Does this look accurate to you?


    That's the output of my home-made NBody solver. I'm wondering if it looks right to you all. Two things to be aware of:

    1) The particles shoot away from the singularity because when they are solved in on timestep with r approching 0, the force is enormous and they fly too far for the next timestep to catch them. I haven't figured out a way to fix this yet.

    2) It appears to go slower at the corners.... is this because they're more far away?

    Thanks a lot,

    -Jack C
  2. jcsd
  3. I also wrote a tutorial/paper/something on the subject that, let me tell you, is not anywhere close to as good as most of you could likely write. If you'd like to take a look though (suggestions?), you can see it (and the source to my program) at

    Thanks again,

    -Jack C
  4. tony873004

    tony873004 1,601
    Science Advisor
    Gold Member

    Do you have any Z axis in this? Some of the particles seem to hover a little too long, but a Z position could explain this.

    Yes, the corners contain the furthest test particles. They don't accelerate as fast at first.

    To fix the r approaching 0 problem, you have to prevent r from ever reaching 0. In real life, you can not have a distance of 0 from anything. The closest you can come is the combined radii of the objects. That's why you can lift a ball off the ground. If the distance were 0, then the gravitational force would be infinity and you couldn't lift it. The ball's distance from the Earth is the ball's radius + the Earth's radius.

    One way to prevent the test particles from coming too close is collision detection. Whatever that object in the middle is (Star, planet) has a size. When a test particle's distance (r) is equal to or less than the middle object's radius + the radius of the test particle (if any), destroy the test particle. If it has mass, transfer its mass and momentum to the parent object.

    Another way to prevent the test particles from coming too close is to give them some tangental velocity which should cause them to orbit the center object instead of crash to its surface. That would make a more interesting simulation too.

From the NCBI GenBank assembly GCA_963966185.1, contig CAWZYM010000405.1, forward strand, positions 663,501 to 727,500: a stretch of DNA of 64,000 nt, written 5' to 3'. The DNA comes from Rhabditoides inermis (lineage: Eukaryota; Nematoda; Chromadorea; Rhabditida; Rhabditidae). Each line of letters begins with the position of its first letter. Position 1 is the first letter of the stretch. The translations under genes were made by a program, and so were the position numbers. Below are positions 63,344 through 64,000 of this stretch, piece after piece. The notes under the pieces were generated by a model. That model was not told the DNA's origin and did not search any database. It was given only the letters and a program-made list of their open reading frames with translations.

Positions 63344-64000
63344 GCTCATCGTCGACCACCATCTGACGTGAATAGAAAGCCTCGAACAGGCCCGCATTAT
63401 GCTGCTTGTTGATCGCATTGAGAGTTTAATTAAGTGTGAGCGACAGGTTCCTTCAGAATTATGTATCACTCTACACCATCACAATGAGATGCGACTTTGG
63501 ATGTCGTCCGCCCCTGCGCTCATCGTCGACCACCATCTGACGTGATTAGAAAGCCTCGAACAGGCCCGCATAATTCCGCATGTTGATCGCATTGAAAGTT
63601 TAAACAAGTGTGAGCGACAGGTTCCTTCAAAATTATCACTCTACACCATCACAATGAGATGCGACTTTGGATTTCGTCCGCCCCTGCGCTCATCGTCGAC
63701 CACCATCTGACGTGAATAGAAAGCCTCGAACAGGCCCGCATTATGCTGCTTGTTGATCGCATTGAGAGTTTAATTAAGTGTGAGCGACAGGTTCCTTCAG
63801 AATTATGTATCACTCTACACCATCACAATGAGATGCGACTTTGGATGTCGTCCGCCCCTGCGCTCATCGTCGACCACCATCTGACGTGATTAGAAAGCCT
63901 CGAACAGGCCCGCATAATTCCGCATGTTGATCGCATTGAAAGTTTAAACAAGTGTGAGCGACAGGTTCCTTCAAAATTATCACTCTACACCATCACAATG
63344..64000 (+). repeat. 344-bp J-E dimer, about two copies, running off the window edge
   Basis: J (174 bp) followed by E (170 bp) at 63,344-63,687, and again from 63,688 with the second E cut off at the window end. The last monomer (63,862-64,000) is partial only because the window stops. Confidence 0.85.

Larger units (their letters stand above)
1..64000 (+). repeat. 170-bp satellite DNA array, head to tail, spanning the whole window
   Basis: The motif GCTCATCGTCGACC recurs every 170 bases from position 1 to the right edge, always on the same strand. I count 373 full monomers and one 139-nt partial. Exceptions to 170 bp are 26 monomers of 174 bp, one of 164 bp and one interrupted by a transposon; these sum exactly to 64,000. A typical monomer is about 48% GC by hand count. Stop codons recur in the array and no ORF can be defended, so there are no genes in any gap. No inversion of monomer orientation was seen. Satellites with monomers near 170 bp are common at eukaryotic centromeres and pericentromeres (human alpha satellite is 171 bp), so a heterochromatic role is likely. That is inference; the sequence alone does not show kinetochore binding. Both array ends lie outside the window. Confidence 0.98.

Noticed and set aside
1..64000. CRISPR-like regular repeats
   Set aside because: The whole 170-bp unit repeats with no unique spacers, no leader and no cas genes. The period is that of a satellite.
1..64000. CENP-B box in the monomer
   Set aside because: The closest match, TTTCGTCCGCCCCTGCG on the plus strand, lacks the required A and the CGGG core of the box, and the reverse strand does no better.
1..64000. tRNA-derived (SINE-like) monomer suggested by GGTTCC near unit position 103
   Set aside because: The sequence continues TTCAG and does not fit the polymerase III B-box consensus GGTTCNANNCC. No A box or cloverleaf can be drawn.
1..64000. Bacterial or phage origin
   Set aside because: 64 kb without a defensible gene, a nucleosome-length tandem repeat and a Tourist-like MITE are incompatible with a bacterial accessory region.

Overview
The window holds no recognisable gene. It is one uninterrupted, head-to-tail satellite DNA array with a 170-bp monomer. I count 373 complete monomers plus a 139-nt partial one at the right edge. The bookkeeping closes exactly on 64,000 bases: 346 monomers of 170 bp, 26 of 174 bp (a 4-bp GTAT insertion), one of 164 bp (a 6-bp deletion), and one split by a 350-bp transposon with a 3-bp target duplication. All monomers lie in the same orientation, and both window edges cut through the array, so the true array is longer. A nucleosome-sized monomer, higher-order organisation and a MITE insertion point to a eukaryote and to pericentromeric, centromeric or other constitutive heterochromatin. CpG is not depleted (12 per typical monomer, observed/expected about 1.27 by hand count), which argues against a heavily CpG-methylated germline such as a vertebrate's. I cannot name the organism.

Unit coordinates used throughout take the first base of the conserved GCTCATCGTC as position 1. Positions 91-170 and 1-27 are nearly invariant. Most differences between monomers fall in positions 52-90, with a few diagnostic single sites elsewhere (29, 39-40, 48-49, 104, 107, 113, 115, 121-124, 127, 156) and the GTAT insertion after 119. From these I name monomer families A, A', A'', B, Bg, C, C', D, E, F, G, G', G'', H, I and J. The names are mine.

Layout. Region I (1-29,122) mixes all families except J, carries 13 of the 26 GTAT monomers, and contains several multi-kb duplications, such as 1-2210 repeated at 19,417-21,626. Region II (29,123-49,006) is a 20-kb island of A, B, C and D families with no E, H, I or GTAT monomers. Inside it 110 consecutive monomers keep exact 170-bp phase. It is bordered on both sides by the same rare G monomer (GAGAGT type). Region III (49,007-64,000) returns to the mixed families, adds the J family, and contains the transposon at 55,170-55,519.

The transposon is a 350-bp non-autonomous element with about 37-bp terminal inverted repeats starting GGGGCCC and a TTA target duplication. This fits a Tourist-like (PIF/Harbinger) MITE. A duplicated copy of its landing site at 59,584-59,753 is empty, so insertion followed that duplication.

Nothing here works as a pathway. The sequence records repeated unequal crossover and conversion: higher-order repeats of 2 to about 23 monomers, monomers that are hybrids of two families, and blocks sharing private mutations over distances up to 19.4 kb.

5. No, just x and y.

    But the issue is not that the distance is evaulated at zero, it's that the distance is CLOSE to zero, giving that large force. The radii idea sounds interesting, but I was going for more of a point-mass simulation.

    Hmm I'll think about that.


    -Jack C
  6. tony873004

    tony873004 1,601
    Science Advisor
    Gold Member

    You can't evaluate it at exactly 0. You'll get a division by 0 error or overflow. But even close to 0 gives you unrealistic results. It still is a point-mass simulation even if you consider radius. Point mass simply means that in your formula for gravitational acceleration you consider it to be a point mass rather than a flattened sphere like Jupiter. Earth's shape is not perfectly spherical and the mass is not evenly distributed. This has effects on low earth orbit satellites. But the further you get from Earth, the more Earth starts behaving like a point mass. So you can use radii and still have point mass.

    The only way to correct the error if you don't give your objects tangental velocity or incorporate collision detection is to take a slower time step. But without any tangental velocity your objects will still be drawn towards the 0 radius point no matter how slow you run it. They are dropping like rocks, just like the Space Shuttle would drop like a rock if it had no tangental velocity.
  7. OK... could you explain this tangental velocity concept a little deeper?


    -Jack C
  8. tony873004

    tony873004 1,601
    Science Advisor
    Gold Member

    Consider two objects M and m. Big M is the heavier object. Draw a line between the two objects. Now draw another line perpendicular to this line, intersecting object m.

    Whatever direction object m moves, you can look at its velocity as a combination of radial velocity and tangental velocity. In the case of your objects, they all seem to start out with a velocity of 0. The center object pulls on them directly towards itself. All their velocity is contained in the radial component.

    Now consider a satellite in a circular low Earth orbit. It would need to have a velocity of about 7 km / s to maintain orbit. Since its orbit is circular, its radial velocity (towards or away from Earth is 0) and its tangental velocity 7 km/s (perpendicular to the direction of the center of the Earth)

    If you add your radial and tangental velocity with the pythagorean theorem you get your total velocity. Total velocity = sqrt (radial velocity squared + tangental velocity squared).

    When you give your objects some initial tangental velocity, it prevents them from falling directly towards the center mass. Instead, it makes a closest approach and then starts to receed away.

    In the following lines of your code:
    Code (Text):
        Particles[i].vi = 0;
        Particles[i].vj = 0;
    try some values other than 0. I don't know what units you're using, so just play around with them.

    Maybe put one of them outside of your loop that generates random positions so you can specify its position as well.

    You'll probably find some values that give you orbits rather than freefall trajectories onto your singularity.
  9. Aha... that's smart.

    But at somepoint won't I still have to use some method to deal with the singularity, because if they orbit but still get closer and closer.... eventually some particle is bound to get very close.

    How do "real" (professional) NBody codes solve this problem?


    -Jack C
    jack {[@]}
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